Milkweed for monarchs

Preserving pollinator habitat on the U.S. Gulf Coast

Wherever there’s milkweed, there will be monarch butterflies.

Sometimes called the “milkweed butterfly,” the monarch uses the plant for all its lifecycle stages, including the toxins, making it a poisonous snack. But a drastic loss of crucial habitat is dramatically affecting monarch butterfly numbers across North America.

“Monarch butterflies have been decreasing at an alarming rate and are now a focus of groups from across the United States,” says Linda Lanoue, treasurer for the Friends of Aransas and Matagorda Island (FAMI) National Wildlife Refuges in Austwell, Texas. “There is a nationwide effort on all fronts trying to help the monarchs.”

After wintering in Mexico, the monarchs return north to the United States and southern Canada in spring to lay their eggs in the milkweed plant. Once they hatch, caterpillars feed on the leaves. When they’re adults, they sip nectar from the flowers.

FAMI and its network of volunteers are working hard to help restore monarch populations, in part through a donation received from Enbridge’s support of the National Fish and Wildlife Foundation’s National Wildlife Refuge Friends program.

FAMI is using Enbridge funding to plant a pollinator garden near its visitor center. The garden will include labelled native plants, an irrigation system, pathway, and large interpretive sign. FAMI’s primary focus is the monarch, but the garden will also attract other pollinators such as bees and hummingbirds. Completion is scheduled for spring 2016.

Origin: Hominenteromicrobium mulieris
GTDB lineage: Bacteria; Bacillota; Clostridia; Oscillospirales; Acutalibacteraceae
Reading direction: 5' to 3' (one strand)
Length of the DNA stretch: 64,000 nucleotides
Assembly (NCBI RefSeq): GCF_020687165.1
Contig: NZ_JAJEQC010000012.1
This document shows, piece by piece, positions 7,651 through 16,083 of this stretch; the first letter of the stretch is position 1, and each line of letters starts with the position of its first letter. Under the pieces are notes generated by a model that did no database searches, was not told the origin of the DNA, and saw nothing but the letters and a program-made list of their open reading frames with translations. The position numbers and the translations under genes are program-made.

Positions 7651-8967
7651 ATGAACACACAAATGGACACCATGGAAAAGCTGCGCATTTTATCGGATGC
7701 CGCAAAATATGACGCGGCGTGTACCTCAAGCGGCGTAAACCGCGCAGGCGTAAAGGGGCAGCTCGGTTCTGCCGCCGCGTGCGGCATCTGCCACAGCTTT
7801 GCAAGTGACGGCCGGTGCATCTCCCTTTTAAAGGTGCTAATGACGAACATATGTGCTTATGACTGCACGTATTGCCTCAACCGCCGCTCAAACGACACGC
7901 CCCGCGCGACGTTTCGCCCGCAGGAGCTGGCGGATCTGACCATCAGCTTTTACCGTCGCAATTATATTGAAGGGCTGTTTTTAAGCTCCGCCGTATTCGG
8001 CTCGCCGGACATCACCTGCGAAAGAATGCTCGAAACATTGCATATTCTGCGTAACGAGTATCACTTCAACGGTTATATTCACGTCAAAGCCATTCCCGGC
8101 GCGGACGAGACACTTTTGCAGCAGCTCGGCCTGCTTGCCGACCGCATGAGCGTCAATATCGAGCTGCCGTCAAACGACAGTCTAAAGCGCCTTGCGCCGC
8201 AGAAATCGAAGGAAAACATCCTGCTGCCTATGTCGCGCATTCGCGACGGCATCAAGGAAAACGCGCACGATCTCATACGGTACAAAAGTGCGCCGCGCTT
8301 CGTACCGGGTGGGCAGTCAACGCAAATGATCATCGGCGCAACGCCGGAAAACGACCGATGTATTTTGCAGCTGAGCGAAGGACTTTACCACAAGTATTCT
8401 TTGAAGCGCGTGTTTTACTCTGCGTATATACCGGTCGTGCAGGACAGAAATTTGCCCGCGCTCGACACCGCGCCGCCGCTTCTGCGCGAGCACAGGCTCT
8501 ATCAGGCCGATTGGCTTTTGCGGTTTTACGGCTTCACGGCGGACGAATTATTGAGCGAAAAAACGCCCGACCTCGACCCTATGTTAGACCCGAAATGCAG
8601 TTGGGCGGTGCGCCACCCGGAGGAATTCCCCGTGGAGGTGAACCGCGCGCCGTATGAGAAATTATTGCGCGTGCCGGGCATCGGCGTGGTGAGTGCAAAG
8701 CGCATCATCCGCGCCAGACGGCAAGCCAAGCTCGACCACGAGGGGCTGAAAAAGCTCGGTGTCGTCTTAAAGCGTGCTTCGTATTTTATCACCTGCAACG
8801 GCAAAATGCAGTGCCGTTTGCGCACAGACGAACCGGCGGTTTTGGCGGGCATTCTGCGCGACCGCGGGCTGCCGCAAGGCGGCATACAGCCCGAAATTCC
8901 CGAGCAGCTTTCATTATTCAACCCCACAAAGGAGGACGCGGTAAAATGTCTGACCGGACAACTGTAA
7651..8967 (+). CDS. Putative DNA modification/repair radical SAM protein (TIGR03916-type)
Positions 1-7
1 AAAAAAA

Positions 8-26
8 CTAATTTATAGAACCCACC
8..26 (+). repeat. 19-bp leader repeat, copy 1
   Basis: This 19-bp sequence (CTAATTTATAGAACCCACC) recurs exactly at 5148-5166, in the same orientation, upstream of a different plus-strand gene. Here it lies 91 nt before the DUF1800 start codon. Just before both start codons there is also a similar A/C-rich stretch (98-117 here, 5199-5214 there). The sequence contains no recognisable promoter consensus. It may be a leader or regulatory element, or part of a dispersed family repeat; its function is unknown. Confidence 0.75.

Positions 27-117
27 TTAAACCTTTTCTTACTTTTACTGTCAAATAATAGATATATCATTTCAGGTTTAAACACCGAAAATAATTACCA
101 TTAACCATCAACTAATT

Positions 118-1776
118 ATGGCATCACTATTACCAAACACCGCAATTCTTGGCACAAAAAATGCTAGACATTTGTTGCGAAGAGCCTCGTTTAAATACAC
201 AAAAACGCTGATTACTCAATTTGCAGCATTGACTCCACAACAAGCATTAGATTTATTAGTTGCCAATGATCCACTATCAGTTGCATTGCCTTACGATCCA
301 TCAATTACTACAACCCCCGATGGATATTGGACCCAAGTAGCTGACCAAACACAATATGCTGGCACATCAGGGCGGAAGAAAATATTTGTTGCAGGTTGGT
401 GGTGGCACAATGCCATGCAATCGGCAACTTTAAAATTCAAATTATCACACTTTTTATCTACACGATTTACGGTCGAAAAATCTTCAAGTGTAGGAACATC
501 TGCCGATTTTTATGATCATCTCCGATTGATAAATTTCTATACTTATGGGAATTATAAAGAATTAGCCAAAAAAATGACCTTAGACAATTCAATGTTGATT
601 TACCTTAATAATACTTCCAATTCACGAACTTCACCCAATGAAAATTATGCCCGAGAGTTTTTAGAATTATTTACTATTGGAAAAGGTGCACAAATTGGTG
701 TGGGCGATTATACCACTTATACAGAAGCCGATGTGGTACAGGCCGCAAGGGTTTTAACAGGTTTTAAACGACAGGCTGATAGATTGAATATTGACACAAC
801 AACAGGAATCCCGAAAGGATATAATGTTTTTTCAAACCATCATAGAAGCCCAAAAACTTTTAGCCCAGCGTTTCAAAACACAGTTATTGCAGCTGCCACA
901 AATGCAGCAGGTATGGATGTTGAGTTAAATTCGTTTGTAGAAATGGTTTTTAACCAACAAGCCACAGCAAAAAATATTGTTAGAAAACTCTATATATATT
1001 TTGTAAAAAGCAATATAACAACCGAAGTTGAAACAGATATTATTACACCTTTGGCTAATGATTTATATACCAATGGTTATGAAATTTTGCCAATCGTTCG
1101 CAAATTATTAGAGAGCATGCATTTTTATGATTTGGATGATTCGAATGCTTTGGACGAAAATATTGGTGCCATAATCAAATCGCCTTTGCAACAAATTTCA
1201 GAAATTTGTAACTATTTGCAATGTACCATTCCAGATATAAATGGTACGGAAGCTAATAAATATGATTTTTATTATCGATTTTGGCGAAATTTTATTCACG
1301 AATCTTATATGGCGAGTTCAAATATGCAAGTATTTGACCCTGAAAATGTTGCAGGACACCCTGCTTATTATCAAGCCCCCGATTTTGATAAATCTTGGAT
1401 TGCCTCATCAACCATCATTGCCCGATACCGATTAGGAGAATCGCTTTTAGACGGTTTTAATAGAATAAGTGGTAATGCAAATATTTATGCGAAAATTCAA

“First and foremost, we want to provide pesticide-free native plants, like milkweed, for the pollinators,” says Lanoue, who is treasurer and one of FAMI’s approximately 100 volunteers. “Secondly, we want to educate the public about native plants, the pollinators, and the importance of the relationship between the two. It also provides visitors with a pretty place to walk and a bench to sit on, enhancing their experience at the refuge.”

With a $125,000 investment announced in February 2015, Enbridge is the first private partner to participate in the NFWF’s National Wildlife Refuge Friends grant program, and we intend to renew our commitment on an annual basis.

“Conservation efforts provided by non-profit groups like the Friends of Aransas and Matagorda are critical to restoring and protecting natural resources in the communities near our operations,” says Cindy Finch, a Minnesota-based senior public affairs advisor with Enbridge.

“We’re proud to be involved in a partnership that brings people together to improve their communities and create lasting value for generations to come.”

Several other Refuge Friends groups located near our projects and operations in Wisconsin, Minnesota, Texas and Oklahoma are also benefiting from Enbridge’s initial contribution toward the conservation of natural resources identified for protection by the U.S. Fish and Wildlife Service.

“We appreciate the grant and the opportunity to do this. The garden was on our wish list and would not have been possible without this funding,” says Lanoue. “And it allows us to involve many groups to participate in preserving our natural resources.”